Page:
Pro Medicus Expands Further Into Artificial Intelligence
Despite the rate at which the sector is moving, Sam Hupert, chief executive of medical imaging firm Pro Medicus, remains optimistic. The firm is expected to leverage on cloud-based computing in the short run as fears about the security of the cloud emerged. Specifically, these fears surrounding the privacy of patients’ health particulars have, in turn, resulted in the much slower adoption of technology.
Consequently, it is within his goal that at least half of its consumers will utilise cloud-based software-as-a-service medical imaging product, as opposed to the bulk of on-premise consumers presently. Additionally, this transition was ignited by the renowned US hospital Mayo Clinic’s announcement in September 2019 where it had identified Google Cloud as its designated digital transformation partner. Furthermore, with big cloud giants such as Google, Microsoft and Amazon approaching big hospitals to collaborate on cybersecurity, it is only right to ride on the wave.
Pro Medicus boasts its signature Visage software that allows radiologists to analyse reports as well as large image files churned by X-rays and other medical scans from their mobile devices. As such, the implementation of this technology further allows medical practitioners to make diagnostic decisions without being tied down to their desks. Within the firm, up to four-fifths of revenue are generated from its North American market and in the six months leading up to December 31, sales revenue climbed more than 40 per cent within the region. As a result, this further boosts the group’s revenue up by 39 per cent to achieve $29.3 million. In its first-half report, net profit after tax was revealed to have advanced 32 per cent to sit at $12.1 million.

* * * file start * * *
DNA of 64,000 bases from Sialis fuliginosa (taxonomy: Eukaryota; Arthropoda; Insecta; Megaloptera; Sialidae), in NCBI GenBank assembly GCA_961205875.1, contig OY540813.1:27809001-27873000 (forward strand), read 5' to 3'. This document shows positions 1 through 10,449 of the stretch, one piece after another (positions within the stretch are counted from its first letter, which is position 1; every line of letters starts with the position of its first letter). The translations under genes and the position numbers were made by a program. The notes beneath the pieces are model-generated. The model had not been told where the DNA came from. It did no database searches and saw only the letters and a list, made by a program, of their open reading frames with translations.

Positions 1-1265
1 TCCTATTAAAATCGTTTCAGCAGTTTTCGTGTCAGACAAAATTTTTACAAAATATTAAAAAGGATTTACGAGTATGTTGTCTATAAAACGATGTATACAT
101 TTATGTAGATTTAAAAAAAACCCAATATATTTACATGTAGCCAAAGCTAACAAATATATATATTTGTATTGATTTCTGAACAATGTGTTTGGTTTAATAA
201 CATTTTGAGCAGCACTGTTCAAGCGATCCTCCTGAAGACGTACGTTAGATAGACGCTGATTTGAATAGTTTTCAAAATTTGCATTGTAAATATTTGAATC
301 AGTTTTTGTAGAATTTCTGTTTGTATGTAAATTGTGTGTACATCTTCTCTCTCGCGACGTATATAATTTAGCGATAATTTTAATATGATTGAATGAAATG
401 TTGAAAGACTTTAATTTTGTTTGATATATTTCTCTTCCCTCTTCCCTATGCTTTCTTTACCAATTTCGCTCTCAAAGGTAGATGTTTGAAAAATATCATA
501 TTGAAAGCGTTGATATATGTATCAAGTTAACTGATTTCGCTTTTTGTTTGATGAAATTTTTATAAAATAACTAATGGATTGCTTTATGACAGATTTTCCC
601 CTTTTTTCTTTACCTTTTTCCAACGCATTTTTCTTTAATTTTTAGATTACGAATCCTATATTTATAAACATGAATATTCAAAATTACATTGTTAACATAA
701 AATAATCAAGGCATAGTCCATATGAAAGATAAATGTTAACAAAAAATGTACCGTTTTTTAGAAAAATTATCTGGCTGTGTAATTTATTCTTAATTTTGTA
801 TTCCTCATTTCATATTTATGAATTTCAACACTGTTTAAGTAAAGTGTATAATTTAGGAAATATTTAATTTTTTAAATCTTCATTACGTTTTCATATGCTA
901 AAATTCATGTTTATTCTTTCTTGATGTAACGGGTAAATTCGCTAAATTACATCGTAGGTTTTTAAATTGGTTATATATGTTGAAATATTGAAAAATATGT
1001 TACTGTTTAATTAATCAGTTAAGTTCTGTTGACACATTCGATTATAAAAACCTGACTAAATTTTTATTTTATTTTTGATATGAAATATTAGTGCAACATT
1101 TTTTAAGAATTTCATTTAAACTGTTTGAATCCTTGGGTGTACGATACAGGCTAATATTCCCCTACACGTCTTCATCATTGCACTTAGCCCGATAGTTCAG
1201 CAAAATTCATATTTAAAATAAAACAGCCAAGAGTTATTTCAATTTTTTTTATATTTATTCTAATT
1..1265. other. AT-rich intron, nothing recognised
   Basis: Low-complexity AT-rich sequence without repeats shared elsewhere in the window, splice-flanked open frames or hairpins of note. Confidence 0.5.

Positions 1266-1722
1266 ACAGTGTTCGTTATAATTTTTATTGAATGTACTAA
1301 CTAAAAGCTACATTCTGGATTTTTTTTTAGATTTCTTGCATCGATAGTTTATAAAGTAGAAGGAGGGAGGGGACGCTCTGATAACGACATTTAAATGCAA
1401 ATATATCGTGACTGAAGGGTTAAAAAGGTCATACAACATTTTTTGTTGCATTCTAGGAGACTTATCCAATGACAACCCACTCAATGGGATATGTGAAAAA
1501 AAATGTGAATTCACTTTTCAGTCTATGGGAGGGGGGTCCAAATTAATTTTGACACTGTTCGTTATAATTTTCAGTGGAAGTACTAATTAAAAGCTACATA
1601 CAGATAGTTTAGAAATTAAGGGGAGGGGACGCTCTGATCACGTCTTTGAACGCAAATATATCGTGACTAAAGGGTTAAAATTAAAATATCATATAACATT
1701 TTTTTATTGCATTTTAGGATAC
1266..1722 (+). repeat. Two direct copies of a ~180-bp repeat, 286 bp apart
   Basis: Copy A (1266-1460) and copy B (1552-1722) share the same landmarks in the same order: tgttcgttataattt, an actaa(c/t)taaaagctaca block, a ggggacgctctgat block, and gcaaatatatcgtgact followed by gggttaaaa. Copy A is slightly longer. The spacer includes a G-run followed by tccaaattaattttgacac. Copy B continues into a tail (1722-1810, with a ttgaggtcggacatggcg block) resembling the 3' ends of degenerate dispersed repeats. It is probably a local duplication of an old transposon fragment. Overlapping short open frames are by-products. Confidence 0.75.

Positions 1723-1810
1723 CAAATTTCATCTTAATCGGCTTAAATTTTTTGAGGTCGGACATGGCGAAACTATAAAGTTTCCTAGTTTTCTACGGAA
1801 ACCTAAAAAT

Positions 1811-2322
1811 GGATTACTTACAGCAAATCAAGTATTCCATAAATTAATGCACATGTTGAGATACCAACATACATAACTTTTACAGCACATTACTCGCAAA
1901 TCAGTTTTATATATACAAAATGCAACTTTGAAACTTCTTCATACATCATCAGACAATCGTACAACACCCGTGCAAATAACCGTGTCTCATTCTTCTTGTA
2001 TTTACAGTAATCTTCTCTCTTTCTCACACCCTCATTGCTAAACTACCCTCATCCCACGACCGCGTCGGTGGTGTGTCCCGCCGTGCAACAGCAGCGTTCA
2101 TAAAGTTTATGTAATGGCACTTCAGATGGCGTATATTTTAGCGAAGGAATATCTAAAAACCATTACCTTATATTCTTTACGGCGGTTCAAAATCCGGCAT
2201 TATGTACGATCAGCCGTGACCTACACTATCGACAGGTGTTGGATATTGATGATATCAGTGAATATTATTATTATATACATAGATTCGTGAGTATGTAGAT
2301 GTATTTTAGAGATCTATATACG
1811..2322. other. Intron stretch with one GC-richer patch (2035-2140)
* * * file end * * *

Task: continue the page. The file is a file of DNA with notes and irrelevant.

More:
Among many other companies on the index, Pro Medicus is one that is backed by solid financials. The debt-free company, which is valued at $2.8 billion, declared a fully franked interim dividend of 6 cents per share – a resounding 71 per cent increase compared to the previous period. Its performance was further substantiated, having secured two key contracts. The first being a $9 million five-year deal with Ohio State University’s Wexler Medical Centre and the second being a $6 million five-year deal with Palo Alto-based radiology artificial intelligence technology business Nines Inc.
Since 2019, the firm has begun its push into the inclusion of artificial intelligence (AI) where it launched its AI Accelerator product to assist clients in developing and deploying their algorithms. Currently, Pro Medicus intends to develop its own AI algorithms with its first project developed alongside Yale. The breast density initiative is now pending approval from the US Food and Drug Administration (FDA). While the firm acknowledges that the broad-based usage of AI will not occur in the short term due to approval by the FDA, Pro Medicus recognises the importance of being at the top of the game given that AI will be part and parcel of future operations.
By Caroline Wong
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